Mastodon’s Medium Rarities and the Case of the Curious Compilation
Last month, Mastodon released a compilation to mark the band’s 20th anniversary. But what’s the real story?
Let’s not bury the lede: “Fallen Torches” is the raison d’être of Mastodon’s recently released compilation Medium Rarities. A tribute to the passing of their long-time manager and close friend Nick John, “Fallen Torches” harkens back to the Mastodon of the mid-to-late aughts, mixing spacy melody with frantic fills and legitimately heavy riffing. It sounds something like a forward-looking Blood Mountain b-side, coupling its climactic mega-riff with the more subtle and subdued approach that Mastodon would take in the early ’10s. In that sense, it acts as a sort of fulcrum for the rest of the songs comprising Medium Rarities.
Though the only new song, it draws the rest of the collection into its orbit, providing a connecting node to the varied and seemingly disparate parts. Scott Kelly joins the band for “Fallen Torches,” something he’s done on every LP since Leviathan (2004), adding another sense of legitimacy to what could otherwise feel more like a one-off single. It’s clear that, for Mastodon, this song matters and deserves a proper release. It is both the sonic soul of Medium Rarities and its aesthetic anchor, as a falling, flaming torch emblazons the cover of Medium Rarities, an ever-glowing reminder of the extinguished light of their dear friend. Mastodon has given us a touching tribute, a great song, and beautiful album cover; to that end, Medium Rarities has tremendous merit.
The rest of Medium Rarities is a bit trickier to understand, though the pieces do fit together more concisely than I originally thought. Some Mastodon fans will surely bemoan the absence of pre-Leviathan material (like I will in a couple paragraphs!), but that’s why Call of the Mastodon and The Workhorse Chronicles exist. Plus, Mastodon spared us anything from the 2010 Jonah Hex EP. (One shudders to think…) Notwithstanding the inclusion of live versions of Leviathan classics “Blood and Thunder” and “Iron Tusk,” Medium Rarities is a hodgepodge of songs from the band’s post-Relapsarian age. And I do mean hodgepodge: the 15 tracks that follow “Fallen Torches” are a rag-tag bunch, a jumbled assortment, a patchworked mishmash, a miscellaneous mélange, a salmagundi of live songs, covers, Record Store Day singles, and instrumental variations on recent standards.
As other reviews have noted, it is not entirely clear why the band chose these songs and not others. What’s the organizational principle here? Beyond a proper release for “Fallen Torches,” what is this thing? And why name it what Cattle Decapitation just named their 2018 compilation of demos, rarities, and b-sides? The name makes sense for a band whose whole schtick is eating humans instead of non-human animals. What does a cooking pun have to do with Mastodon? Is this why their YouTube channel has all these cooking videos now? Can I answer any of these questions? Only after you get me one of those sweet aprons.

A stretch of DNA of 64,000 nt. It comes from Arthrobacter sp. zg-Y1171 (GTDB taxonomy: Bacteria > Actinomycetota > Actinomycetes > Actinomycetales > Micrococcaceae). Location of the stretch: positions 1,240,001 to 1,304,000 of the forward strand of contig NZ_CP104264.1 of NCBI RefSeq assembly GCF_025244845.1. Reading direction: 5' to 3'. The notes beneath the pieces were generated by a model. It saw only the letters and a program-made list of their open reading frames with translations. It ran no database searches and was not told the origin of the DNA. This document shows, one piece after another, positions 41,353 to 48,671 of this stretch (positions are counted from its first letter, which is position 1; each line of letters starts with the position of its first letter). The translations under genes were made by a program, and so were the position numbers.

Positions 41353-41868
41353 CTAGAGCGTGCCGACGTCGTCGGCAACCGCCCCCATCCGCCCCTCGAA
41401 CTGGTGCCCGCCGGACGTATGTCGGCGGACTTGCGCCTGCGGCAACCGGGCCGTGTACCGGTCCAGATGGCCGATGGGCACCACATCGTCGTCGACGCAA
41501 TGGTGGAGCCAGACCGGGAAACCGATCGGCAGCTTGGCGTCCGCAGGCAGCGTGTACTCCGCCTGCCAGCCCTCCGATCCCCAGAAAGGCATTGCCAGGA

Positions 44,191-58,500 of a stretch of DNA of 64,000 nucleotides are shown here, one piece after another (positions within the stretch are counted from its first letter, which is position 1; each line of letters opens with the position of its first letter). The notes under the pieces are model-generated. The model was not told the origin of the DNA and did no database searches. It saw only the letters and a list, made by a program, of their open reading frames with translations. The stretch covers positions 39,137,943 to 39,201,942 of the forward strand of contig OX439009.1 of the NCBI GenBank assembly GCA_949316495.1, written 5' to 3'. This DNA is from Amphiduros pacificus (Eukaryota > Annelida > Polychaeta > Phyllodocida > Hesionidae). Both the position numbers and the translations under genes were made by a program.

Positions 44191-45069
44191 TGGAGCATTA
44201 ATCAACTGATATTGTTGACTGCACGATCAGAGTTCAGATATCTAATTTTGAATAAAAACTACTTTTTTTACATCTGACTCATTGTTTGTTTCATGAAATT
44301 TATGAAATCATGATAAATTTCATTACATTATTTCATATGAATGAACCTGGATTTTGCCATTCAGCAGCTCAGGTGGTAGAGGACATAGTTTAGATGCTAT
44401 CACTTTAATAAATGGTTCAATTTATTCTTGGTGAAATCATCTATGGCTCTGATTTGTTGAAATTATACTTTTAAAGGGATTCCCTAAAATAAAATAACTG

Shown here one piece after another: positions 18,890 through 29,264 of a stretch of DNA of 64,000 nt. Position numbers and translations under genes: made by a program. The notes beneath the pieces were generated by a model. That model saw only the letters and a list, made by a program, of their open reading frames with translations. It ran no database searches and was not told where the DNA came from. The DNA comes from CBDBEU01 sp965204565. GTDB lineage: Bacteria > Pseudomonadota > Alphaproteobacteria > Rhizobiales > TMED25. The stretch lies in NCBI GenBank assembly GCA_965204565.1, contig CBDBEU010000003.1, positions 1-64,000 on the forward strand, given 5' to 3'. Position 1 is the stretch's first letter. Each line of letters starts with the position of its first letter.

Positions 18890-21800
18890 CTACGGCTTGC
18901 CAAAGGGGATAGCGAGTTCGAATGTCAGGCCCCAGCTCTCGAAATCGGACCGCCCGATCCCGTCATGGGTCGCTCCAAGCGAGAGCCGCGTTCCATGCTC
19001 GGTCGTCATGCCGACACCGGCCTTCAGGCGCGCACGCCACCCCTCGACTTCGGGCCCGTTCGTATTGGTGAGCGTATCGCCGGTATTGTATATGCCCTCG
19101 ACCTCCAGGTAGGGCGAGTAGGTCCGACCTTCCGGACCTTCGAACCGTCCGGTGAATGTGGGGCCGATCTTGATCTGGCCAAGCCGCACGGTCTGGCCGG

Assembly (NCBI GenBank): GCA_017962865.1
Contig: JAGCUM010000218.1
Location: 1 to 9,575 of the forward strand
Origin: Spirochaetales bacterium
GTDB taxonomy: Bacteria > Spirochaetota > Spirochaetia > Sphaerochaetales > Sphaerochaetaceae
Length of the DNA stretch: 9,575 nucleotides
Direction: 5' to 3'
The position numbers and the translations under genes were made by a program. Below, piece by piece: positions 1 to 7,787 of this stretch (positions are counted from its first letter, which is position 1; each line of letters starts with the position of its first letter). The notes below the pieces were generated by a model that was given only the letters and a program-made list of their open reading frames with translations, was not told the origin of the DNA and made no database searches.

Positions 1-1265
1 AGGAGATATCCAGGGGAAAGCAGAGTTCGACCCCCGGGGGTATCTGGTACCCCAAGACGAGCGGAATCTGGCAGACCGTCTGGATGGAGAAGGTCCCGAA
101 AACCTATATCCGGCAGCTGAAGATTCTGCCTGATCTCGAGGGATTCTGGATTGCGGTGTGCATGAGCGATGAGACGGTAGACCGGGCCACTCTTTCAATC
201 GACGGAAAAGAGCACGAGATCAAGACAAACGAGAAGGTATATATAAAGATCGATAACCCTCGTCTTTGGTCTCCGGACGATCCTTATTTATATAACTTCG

(As a side note, Medium Rarities is also the name of the 15th disc in Weird Al’s 15-disc boxset from 2017. But that also makes sense: Weird Al has entire albums dedicated to eating!)
To think through the 15 non-“Fallen Torches” tracks on Medium Rarities, it might be best to taxonomize them and treat each group as its own subset. “A Commotion,” the compilation’s second track, comes from the 2012 Record Store Day split with Feist titled Feistodon. “A Commotion” is as enjoyable today as it was 8 years ago, a spirited reimagining of a dark indie-pop track that plays to many of Mastodon’s strengths. The ever-present chugs of the verses, the group vocals and squealing heaviness of the chorus, and the gorgeous pathos of the lead-infused bridge combine to hammer home Mastodon’s creative approach to the song. I’m not sure the same can be said, however, of the other two covers included on Medium Rarities.
“A Spoonful Weighs a Ton” was also released in 2012 (to significantly less fanfare) and is a relatively safe take on a Flaming Lips track. I feel about the Flaming Lips as the Dude feels about the Eagles, so I could do without this cover. Why not swap this with their cover of Melvins’ “The Bit” or ZZ Top’s “Just Got Paid”? Or, better yet, dig deep into the vault and include the 2003 cover of Thin Lizzy’s “Emerald” from the American Heritage split 7”! To their credit, I had not previously heard the Flaming Lips cover, so perhaps its inclusion was a little savvier than I think.
The final cover, and the compilation’s penultimate track, Metallica’s “Orion,” comes from Kerrang!’s 2006 tribute to Master of Puppets. Mastodon’s “Orion” isn’t bad by any means, but it suffers from being the 5th of 5 instrumental tracks on Medium Rarities and, as with “A Spoonful Weighs a Ton,” is relatively straight-forward. Fortunately, the original is so good that a cover by a band as talented as Mastodon is more than serviceable. For a laugh, take a look at who joined Mastodon on that tribute album. Yikes.
Speaking of instrumentals (what a segue!), they make up a third of Medium Rarities. At first blush, I found this off-putting and confounding. After subsequent listens, however, I have seen the light. “Asleep in the Deep” and “Halloween,” both from the psychedelic and potentially underrated Once More ‘Round the Sun, showcase Mastodon’s songwriting abilities. While I do find myself missing the strikingly catchy vocal stylings on “Asleep in the Deep,” both instrumentals have me itching to put on Once More… once more. “Toe to Toes,” the stand-out track from the forgettable 2017 EP Cold Dark Place, also demonstrates Mastodon’s ability to write interesting songs with melody, atmosphere, and narrative.